University of Texas at Austin molecular biology doctoral student Jeff Tabor holds a petri dish of an enlarged photographic image of the E. coli bacterium. (Photo by Marsha Miller/The University of Texas at Austin). Marsha Miller

For years, scientists have attempted to construct new bacterial genomes from scratch, in the hope of genetically engineering a microbe that produces biofuels or drugs. Turns out, they’ve been doing it the hard way. A new study finds that editing existing genomes down to only the desired genes works far better than creating new genomes from the ground up.

According to a paper appearing in the Proceedings of the National Academy of Sciences, we don’t currently have enough understanding of how plants or bacteria make useful chemicals to design the entire process from scratch. Simply dropping the gene for a particular chemical from a plant into a bacteria doesn’t work if you don’t also transfer all the genes that regulate the assembly of that compound. This new approach takes a cell that already makes a desired chemical, and strips out all the genes known to produce proteins unrelated to the desired chemical.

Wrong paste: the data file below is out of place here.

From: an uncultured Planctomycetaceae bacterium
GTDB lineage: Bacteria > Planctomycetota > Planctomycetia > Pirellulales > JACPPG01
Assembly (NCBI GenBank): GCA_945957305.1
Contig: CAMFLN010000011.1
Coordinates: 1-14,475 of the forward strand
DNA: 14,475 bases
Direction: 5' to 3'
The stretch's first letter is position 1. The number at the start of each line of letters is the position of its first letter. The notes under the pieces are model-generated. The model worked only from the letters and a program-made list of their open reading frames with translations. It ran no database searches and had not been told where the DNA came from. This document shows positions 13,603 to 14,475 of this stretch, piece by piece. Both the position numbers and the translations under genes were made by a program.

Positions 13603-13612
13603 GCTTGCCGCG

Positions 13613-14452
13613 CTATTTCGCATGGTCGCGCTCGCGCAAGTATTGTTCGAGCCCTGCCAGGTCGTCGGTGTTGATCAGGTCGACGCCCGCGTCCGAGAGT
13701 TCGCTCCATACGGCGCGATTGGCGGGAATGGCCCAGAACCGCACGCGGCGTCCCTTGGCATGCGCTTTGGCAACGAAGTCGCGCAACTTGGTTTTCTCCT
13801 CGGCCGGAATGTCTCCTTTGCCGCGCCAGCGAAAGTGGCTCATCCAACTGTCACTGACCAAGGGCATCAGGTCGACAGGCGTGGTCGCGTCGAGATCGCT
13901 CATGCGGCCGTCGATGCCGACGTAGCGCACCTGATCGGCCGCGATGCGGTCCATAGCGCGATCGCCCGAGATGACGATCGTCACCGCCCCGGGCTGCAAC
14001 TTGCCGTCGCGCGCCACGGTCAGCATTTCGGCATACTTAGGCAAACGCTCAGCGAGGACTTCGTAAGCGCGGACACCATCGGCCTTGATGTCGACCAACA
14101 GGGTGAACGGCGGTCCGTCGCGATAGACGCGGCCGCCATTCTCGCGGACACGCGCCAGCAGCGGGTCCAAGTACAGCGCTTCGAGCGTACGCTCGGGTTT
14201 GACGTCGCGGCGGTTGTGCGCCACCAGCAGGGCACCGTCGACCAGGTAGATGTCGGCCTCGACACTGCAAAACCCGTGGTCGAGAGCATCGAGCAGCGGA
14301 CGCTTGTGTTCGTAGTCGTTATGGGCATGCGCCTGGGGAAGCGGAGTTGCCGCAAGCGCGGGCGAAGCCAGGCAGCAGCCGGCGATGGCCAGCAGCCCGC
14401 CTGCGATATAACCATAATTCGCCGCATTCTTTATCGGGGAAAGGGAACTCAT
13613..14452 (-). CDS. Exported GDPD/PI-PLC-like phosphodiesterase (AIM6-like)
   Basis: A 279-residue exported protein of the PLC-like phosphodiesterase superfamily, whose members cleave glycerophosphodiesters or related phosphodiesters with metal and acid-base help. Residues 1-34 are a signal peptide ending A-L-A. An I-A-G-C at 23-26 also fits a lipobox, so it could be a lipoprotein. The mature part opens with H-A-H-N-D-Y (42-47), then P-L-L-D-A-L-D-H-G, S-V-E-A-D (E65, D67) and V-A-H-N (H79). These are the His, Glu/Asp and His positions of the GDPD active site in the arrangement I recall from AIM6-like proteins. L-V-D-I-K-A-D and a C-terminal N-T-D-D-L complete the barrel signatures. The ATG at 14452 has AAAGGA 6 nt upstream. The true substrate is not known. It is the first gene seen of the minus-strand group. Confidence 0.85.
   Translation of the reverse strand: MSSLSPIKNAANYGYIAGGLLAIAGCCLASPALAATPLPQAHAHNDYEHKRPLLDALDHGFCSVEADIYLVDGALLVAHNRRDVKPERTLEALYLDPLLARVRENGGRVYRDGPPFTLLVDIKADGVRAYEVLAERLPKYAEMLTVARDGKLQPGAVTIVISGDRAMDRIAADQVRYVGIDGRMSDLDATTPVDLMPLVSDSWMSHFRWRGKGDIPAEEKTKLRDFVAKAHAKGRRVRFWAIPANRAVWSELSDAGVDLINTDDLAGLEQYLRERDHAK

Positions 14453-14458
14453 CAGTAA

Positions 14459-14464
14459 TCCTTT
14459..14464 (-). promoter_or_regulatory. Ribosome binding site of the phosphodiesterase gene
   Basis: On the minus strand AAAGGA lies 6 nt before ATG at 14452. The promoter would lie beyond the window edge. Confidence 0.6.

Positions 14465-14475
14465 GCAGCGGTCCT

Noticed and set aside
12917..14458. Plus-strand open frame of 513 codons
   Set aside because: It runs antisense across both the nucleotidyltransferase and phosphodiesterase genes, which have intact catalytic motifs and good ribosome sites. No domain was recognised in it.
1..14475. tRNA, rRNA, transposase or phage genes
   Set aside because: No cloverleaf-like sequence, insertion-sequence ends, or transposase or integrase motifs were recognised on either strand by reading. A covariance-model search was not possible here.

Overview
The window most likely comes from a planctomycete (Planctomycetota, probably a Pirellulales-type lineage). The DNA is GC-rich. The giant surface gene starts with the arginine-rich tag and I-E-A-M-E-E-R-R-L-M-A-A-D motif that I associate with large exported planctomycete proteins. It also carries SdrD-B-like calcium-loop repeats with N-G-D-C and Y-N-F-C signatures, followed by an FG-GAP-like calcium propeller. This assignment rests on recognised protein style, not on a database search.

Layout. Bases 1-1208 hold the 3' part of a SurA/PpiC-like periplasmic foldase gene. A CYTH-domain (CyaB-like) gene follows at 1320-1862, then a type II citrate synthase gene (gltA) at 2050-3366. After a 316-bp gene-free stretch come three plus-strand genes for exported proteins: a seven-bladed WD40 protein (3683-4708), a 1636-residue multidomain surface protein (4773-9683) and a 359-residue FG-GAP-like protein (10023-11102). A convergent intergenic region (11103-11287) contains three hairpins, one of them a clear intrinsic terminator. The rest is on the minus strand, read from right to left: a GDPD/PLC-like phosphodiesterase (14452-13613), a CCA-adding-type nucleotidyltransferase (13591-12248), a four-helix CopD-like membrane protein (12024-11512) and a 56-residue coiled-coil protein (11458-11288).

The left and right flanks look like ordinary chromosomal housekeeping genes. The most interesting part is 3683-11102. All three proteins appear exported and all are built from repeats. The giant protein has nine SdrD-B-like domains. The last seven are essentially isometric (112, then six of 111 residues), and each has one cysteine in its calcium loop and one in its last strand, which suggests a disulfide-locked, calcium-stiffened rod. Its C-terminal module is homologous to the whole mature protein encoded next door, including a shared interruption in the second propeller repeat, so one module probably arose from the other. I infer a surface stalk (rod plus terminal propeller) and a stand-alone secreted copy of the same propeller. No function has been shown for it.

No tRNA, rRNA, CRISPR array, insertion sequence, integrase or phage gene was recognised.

In the experiment, researchers removed 1.4 megabases of DNA known to produce secondary metabolic material from the Streptomyces avermitilis genome. Relieved of that burdensome 20 percent of its genome, the resulting Streptomyces colony produced higher levels of antibiotic chemicals.

By stripping the cell down instead of building it up from nothing, all the essential — but poorly understood — cellular mechanics remain in place, but without the ancillary activity that drains energy away from producing the sought after compound in unaltered cells.

Neither the new, top-down approach, or the older, bottom-up approach, is perfect. Ultimately, the key to engineering useful new organisms will be blending the two methods, and working from both the top and the bottom until the bacteria finally does exactly what it’s supposed to.

Ars Technica